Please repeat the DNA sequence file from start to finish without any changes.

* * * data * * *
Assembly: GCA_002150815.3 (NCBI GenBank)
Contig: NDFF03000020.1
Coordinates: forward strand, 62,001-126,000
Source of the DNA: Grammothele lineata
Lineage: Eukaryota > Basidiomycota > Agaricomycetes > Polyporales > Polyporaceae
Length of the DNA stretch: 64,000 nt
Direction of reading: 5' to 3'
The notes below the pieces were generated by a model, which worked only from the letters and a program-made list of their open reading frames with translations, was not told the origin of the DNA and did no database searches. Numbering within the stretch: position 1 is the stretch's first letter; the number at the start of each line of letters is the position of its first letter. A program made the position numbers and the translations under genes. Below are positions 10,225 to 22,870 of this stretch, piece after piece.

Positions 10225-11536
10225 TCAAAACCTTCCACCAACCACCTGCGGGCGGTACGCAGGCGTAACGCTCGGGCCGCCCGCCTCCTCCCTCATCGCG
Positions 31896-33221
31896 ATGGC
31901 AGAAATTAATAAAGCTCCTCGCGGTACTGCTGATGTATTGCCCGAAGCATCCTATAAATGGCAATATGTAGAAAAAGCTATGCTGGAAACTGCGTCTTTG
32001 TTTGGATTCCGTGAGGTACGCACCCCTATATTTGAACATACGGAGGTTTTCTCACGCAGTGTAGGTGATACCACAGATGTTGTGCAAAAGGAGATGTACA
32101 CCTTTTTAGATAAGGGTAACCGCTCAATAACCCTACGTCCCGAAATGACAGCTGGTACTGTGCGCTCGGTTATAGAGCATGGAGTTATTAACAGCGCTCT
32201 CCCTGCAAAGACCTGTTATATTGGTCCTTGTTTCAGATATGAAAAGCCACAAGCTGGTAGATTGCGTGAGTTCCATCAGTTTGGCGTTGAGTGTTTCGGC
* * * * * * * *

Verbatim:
Assembly: GCA_002150815.3 (NCBI GenBank)
Contig: NDFF03000020.1
Coordinates: forward strand, 62,001-126,000
Source of the DNA: Grammothele lineata
Lineage: Eukaryota > Basidiomycota > Agaricomycetes > Polyporales > Polyporaceae
Length of the DNA stretch: 64,000 nt
Direction of reading: 5' to 3'
The notes below the pieces were generated by a model, which worked only from the letters and a program-made list of their open reading frames with translations, was not told the origin of the DNA and did no database searches. Numbering within the stretch: position 1 is the stretch's first letter; the number at the start of each line of letters is the position of its first letter. A program made the position numbers and the translations under genes. Below are positions 10,225 to 22,870 of this stretch, piece after piece.

Positions 10225-11536
10225 TCAAAACCTTCCACCAACCACCTGCGGGCGGTACGCAGGCGTAACGCTCGGGCCGCCCGCCTCCTCCCTCATCGCG
Positions 31896-33221
31896 ATGGC
31901 AGAAATTAATAAAGCTCCTCGCGGTACTGCTGATGTATTGCCCGAAGCATCCTATAAATGGCAATATGTAGAAAAAGCTATGCTGGAAACTGCGTCTTTG
32001 TTTGGATTCCGTGAGGTACGCACCCCTATATTTGAACATACGGAGGTTTTCTCACGCAGTGTAGGTGATACCACAGATGTTGTGCAAAAGGAGATGTACA
32101 CCTTTTTAGATAAGGGTAACCGCTCAATAACCCTACGTCCCGAAATGACAGCTGGTACTGTGCGCTCGGTTATAGAGCATGGAGTTATTAACAGCGCTCT
32201 CCCTGCAAAGACCTGTTATATTGGTCCTTGTTTCAGATATGAAAAGCCACAAGCTGGTAGATTGCGTGAGTTCCATCAGTTTGGCGTTGAGTGTTTCGGC